Sitnews - Stories In The News - Ketchikan, Alaska - News, Features, Opinions...


Newsmaker Interviews

Passing up the Highway Pork

An Interview with Republican Congressman Jeff Flake of Arizona
By Bill Steigerwald


August 11, 2005

Jeff Flake, an Arizona congressman, was only one of eight House members to vote against the $286.4 billion highway bill and mass transit bill, a pork-fattened law that passed with bipartisan gusto on July 29 in the House, 412-8, and in the Senate, 91-4.
jpg Bill Steigerwald

The six-year bill, which took two years to pass, allocates federal Highway Trust Fund revenue (mostly the 18 cent federal gas tax) for road and transit projects in every congressional district in the country.

Flake voted against it because, in addition to the usual money wasted on expensive highways to nowhere and light-rail lines relatively few people ride, it contained an estimated $23 billion in so-called "earmarks."

Earmark is a congressional euphemism for setting money aside for one congressman's special project, i.e., boondoggle, into a large spending bill without having to put the specific project up to a vote by itself.

The 1,752-page transportation bill's all-time record 6,376 earmarks included a $231 million for a bridge in Ketchikan, Alaska that would serve an island of 50 residents.

Q: Why did so few congressmen vote against the transportation bill?
A: Well, it's tough to vote against it when you have projects in it and there were only a few of us who didn't have projects in it.

Q: You didn't have projects in it, because you declined to have a project in it, right?
A: That's correct. We were all offered at least $14 million for our districts to spend however we wanted - and just try to relate it to transportation somehow. I just think we're headed in the wrong direction doing that. I had higher aspirations when coming to Congress than to grovel for crumbs that fall from appropriators' tables.

Q: What makes you so rare in Congress?
A: Well, it's simply become the accepted way of doing business, to get earmarks, and I just think it's the wrong direction to be headed.

Q: It's not that you are against highways?
A: No. Not at all. In fact, the more earmarks we have, the fewer highways that are built. If I'm going to get earmarks for my district, believe me, I want to have as long a list as possible. So it is unlikely that I'm going to say, "Hey, my $14 million or whatever I get should be spent to finish the 202-60 interchange," which may be the most critical need in my district. No. I'm going to say I want a bike path here. I want a transportation museum here. I want beautification of this street. And as we earmark things, less money goes to highways. That's the irony in this whole thing: the more money we spend, the less money we actually spend on critical needs.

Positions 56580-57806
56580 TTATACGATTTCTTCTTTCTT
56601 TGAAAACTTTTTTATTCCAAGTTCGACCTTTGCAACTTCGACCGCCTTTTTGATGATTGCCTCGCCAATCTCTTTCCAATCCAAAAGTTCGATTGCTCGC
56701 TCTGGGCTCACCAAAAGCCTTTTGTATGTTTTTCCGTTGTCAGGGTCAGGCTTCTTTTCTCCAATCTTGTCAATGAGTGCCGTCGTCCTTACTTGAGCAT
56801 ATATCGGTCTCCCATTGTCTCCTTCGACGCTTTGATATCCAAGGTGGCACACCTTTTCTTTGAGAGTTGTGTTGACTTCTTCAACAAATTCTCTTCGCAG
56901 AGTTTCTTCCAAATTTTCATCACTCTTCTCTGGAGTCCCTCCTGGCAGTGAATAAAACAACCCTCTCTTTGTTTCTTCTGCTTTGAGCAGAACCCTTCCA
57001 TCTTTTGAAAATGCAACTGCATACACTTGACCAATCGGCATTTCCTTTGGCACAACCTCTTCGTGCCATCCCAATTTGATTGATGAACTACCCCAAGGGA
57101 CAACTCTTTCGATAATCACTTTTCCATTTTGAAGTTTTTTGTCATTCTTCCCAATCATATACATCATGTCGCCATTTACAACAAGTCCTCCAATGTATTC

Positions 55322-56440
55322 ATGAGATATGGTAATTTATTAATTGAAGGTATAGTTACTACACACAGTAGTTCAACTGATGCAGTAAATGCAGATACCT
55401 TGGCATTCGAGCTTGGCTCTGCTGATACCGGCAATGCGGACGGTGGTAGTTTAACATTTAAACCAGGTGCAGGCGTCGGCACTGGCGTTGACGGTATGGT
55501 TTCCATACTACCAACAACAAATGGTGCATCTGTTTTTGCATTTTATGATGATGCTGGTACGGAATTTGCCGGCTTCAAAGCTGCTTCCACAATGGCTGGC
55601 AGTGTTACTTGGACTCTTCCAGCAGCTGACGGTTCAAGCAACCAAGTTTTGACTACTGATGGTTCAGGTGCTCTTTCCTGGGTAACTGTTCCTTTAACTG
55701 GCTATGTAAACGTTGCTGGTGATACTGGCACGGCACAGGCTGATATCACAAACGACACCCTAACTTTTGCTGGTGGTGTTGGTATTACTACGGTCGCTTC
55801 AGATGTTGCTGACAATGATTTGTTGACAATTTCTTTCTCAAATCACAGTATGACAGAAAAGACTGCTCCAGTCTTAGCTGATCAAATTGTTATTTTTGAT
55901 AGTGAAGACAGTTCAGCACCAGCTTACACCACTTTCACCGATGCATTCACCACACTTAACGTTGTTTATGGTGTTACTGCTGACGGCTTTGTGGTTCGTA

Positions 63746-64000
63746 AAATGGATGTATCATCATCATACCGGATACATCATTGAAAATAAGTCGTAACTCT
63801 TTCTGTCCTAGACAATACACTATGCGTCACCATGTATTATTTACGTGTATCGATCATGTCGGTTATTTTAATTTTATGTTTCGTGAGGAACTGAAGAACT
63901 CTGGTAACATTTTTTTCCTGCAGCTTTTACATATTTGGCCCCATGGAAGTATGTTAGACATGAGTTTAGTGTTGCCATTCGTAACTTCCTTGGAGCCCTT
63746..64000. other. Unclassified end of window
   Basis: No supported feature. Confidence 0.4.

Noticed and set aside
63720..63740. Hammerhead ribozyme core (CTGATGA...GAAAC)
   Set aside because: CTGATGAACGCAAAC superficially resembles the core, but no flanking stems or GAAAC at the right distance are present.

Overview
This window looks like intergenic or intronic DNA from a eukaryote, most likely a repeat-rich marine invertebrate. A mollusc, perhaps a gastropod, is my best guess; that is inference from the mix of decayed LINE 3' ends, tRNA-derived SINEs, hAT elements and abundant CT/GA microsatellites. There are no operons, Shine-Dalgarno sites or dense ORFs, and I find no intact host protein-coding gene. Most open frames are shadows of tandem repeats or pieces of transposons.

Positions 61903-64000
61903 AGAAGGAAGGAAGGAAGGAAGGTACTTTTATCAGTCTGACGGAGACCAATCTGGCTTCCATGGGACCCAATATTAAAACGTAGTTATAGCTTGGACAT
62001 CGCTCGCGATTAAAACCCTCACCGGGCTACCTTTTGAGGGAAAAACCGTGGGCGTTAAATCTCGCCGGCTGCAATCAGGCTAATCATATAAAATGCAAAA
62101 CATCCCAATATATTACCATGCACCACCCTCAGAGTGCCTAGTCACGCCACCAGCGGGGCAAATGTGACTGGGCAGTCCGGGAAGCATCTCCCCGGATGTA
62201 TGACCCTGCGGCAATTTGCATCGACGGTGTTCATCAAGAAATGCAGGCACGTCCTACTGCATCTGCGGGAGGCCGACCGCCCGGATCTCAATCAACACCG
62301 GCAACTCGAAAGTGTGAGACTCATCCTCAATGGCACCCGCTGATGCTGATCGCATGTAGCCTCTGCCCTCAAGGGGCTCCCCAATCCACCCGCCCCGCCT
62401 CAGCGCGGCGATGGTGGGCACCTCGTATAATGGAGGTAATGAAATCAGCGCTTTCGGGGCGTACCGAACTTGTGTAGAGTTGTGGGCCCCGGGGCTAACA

Q: When you're asked what you politics are, how do you describe yourself?
A: In today's parlance, I'm a conservative. I prefer the term classical liberal, myself, a la Milton Friedman. But I consider myself conservative.

Q: We at the Trib have been probably tougher on conservatives -- for not being very conservative -- than we have been on liberals.
A: Well, I can tell you, I'm not pleased at the direction our party is headed on fiscal responsibility. We don't look very conservative at all.

Q: What is good about that highway bill? Why is it so important that it be done right?
A: Well, we have the gas tax. The purpose of a gas tax, initially, was to finish the Interstate Highway System. That was finished basically in 1980. Ever since 1980 we've just been floundering as to what to do with the money - how to allocate it back to the states. In 1981, I believe, there were a total of 10 earmarks in the highway bill. In 1987, President Reagan vetoed it because there were 150 - he considered that excessive. In 1992, there were 500 earmarks. Then Republicans took over and we said we're going to change the way we do business here. Yeah, we changed it. In 1998, I believe there were 1,500 earmarks and this time 6,300. We simply cannot sustain this trend. We're going to be earmarking every account and there will be less and less money going to freeways.

I have a good bill I hope we can get to in the next five years, before we authorize a transportation bill again. Basically it's called the turn-back proposal. It would cost about 3 cents per gallon, instead of the current 18 cents, to maintain the Interstate Highway System - what is truly interstate. And then there's no reason for the other 15 cents per gallon to even come to Washington. It ought to stay with the states and to let the states spend it on their critical priorities.

Q: It gets to be pretty silly. Pennsylvania is now a donor state-we pay into the fund more than we get back.
A: Welcome to the fold. We've been there for a while.

Q: What's the most absurd spending project in that bill?